Study Finds Slow Airport Security Has An Upside

Going through airport security is a lesson in patience for even the most Zen traveler, but the good news is that those frustratingly slow security screenings might actually be more effective. According to a new study, TSA screeners who take their time are more successful at identifying targets like weapons or restricted items.

The study pitted TSA agents against Ivy League college students to test how well each group conducted a visual search. The experiment was simple and tested natural search skills (searching for a particular shape on a computer screen) – so the TSA screeners had no advantage over the students. The results showed that the college students were faster at completing the tasks but the TSA agents were more accurate.Stephen Mitroff, the psychologist heading up the research, told NBC news that the TSA screeners were slower because they were more methodical, which is ultimately what led to better results. “Our interpretation is those who are most experienced have found their strategy and use it the same way over and over – whether you spiral through the bag or are zig-zagging left and right. If you’re always doing the strategy and always doing it consistently, you’re freeing up your cognitive resources – your other abilities to try to identify targets,” he said.

The research is part of a larger study being conducted by the Department of Homeland Security.

Video: A Week In The Life Of The International Space Station

The International Space Station is one of the wonders of modern technology. A series of interconnected orbital modules are home to a rotating crew of astronauts and cosmonauts plus a host of ongoing experiments. While the ISS only gets into the news every now and then, interesting things are happening there daily.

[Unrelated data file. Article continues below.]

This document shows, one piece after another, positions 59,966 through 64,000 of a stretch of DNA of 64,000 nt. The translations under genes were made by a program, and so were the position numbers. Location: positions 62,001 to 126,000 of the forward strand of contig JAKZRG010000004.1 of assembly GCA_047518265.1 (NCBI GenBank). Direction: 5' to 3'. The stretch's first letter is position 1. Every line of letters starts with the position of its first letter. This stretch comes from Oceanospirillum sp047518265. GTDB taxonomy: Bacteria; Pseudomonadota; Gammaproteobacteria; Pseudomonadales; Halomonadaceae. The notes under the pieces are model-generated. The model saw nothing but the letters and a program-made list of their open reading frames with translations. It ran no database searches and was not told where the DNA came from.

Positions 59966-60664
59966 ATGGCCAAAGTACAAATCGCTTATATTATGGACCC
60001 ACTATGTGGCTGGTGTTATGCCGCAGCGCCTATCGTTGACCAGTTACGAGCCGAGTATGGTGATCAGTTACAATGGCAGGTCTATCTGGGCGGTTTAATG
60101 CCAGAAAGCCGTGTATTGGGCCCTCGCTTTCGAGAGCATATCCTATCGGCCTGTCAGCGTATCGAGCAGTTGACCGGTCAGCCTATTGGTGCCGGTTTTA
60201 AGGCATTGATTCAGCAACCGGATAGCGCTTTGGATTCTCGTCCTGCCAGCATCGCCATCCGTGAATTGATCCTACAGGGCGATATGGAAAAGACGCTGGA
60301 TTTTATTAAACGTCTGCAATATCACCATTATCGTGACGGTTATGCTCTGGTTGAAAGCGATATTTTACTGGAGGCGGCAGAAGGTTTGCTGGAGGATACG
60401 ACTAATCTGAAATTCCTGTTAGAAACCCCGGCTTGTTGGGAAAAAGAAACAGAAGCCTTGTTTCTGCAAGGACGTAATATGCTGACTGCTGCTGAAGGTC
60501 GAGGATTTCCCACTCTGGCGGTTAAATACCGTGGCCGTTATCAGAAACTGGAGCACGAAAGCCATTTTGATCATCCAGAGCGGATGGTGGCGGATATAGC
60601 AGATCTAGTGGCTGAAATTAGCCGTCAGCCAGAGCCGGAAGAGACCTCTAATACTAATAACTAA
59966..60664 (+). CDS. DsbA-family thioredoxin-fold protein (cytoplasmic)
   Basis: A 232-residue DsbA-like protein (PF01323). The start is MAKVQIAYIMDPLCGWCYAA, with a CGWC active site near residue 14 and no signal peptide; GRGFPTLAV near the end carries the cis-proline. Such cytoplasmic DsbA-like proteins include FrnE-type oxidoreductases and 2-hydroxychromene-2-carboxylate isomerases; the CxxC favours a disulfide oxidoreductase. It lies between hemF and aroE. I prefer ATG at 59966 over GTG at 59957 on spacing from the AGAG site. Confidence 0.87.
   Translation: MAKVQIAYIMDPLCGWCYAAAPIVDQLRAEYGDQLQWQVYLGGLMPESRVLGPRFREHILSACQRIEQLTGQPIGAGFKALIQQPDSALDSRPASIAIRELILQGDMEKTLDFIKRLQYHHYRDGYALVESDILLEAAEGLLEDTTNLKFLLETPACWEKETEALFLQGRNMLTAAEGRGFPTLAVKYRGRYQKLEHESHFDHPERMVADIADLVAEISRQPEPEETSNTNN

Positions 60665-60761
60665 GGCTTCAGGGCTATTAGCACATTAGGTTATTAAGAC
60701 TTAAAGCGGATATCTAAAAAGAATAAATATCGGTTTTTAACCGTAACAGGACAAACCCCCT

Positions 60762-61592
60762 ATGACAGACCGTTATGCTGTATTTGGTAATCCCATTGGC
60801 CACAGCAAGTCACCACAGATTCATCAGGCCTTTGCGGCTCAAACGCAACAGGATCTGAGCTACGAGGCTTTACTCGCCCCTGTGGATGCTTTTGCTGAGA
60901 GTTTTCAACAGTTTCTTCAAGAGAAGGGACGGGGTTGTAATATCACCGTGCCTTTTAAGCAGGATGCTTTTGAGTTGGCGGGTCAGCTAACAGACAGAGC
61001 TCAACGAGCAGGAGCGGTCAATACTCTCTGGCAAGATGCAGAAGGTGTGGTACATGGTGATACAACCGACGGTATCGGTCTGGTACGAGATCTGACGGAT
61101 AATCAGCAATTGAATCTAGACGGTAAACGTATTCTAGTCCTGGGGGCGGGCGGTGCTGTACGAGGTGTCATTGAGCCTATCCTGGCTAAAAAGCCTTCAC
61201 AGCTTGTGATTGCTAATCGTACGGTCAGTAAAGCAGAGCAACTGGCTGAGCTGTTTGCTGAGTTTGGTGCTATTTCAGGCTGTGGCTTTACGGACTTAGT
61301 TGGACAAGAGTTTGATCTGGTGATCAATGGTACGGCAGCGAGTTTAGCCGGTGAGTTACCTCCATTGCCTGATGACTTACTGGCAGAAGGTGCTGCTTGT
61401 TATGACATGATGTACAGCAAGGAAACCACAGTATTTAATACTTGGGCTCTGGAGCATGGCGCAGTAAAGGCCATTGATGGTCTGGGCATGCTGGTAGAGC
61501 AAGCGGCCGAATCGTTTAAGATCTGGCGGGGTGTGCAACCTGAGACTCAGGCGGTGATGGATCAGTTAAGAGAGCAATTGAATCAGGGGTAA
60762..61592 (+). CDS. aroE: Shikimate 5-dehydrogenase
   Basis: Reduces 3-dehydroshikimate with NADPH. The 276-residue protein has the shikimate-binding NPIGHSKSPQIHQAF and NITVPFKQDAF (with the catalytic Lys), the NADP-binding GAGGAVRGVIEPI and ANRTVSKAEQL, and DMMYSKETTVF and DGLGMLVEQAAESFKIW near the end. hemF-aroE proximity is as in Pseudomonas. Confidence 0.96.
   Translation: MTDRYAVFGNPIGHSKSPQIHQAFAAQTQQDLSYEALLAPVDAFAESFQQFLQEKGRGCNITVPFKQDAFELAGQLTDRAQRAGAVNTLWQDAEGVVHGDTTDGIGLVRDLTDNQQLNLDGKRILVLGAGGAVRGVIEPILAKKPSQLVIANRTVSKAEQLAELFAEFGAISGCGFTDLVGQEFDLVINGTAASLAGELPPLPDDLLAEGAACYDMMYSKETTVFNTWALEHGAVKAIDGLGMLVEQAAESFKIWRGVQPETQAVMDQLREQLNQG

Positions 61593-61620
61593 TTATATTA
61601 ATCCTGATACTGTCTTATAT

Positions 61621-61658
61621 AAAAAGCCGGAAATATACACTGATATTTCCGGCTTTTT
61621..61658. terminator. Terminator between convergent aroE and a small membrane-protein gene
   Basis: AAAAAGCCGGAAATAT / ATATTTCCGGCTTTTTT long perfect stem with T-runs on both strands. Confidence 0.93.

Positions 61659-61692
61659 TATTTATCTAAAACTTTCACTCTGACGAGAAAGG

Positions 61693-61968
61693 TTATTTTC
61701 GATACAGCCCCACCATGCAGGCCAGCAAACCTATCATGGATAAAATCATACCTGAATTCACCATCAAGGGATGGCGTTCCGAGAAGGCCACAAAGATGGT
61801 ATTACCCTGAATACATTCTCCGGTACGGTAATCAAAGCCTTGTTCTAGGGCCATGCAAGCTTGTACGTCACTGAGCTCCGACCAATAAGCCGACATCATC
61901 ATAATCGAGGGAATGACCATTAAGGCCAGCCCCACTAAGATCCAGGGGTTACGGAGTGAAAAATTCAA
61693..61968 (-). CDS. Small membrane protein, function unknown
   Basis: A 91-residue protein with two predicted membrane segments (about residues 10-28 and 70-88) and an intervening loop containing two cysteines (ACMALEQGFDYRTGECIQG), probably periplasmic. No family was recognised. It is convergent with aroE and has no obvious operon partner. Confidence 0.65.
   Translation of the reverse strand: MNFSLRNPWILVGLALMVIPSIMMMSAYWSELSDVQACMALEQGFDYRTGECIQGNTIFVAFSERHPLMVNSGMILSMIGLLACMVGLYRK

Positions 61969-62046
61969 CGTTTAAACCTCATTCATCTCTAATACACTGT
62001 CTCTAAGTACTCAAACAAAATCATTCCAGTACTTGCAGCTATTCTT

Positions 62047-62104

Right now three astronauts – two American and one Canadian – are on duty up there along with three cosmonauts from Russia. This video is a weekly update showing what they did last week. The main work has been preparing for the arrival of the Dragon spacecraft, which will bring supplies and take some completed experiments and waste back to Earth.

Besides that, the crew has been conducting experiments, doing maintenance work on their spacesuits, troubleshooting a partial communications failure, training with the robotic arm, and answering questions from the public back on Earth.

The three astronauts even got a break for Presidents Day. I didn’t know they got days off up there. I wonder what they do? Stare out the window a lot, I bet.

The weekly update gets uploaded every Friday and there are daily updates throughout the week. You can followed them on the ISS website.

For more about this giant orbital laboratory take this video tour of the International Space Station.

Taking travel photos with a homemade lens

My knowledge of photography is limited. I’m one of those “who needs a photo? It’s all in the mind” kinda people, probably because I’ve been using a crap digital camera for the last 5-years.

If I could take mind-blowing photographs, I’m sure that would change. Short on time, yet somewhat eager to try doing just that, I have often gone to check out professional cameras but looked at price tags and walked right out.

So when I saw an article on homemade digital hacks for your camera I saw hope! The lens is the most important (and most expensive?) part for your camera and this piece expertly tells you how to put together a fish-eye lense for $10. It looks pretty bad, but it also looks like it might do the trick.

True, the world of DIY Photography is large, but it seems so far ahead of me I often get lost when I scout those websites. The terminology, physics of light, situational photography — that stuff still hits off a tangent for me. I might start here though (I could borrow my dad’s old Pentax SLR), and if this homemade fish-eye lens produces even half a decent photo, there may be hope at kicking off an amateur DIY photography hobby.

[Via Vagabondish]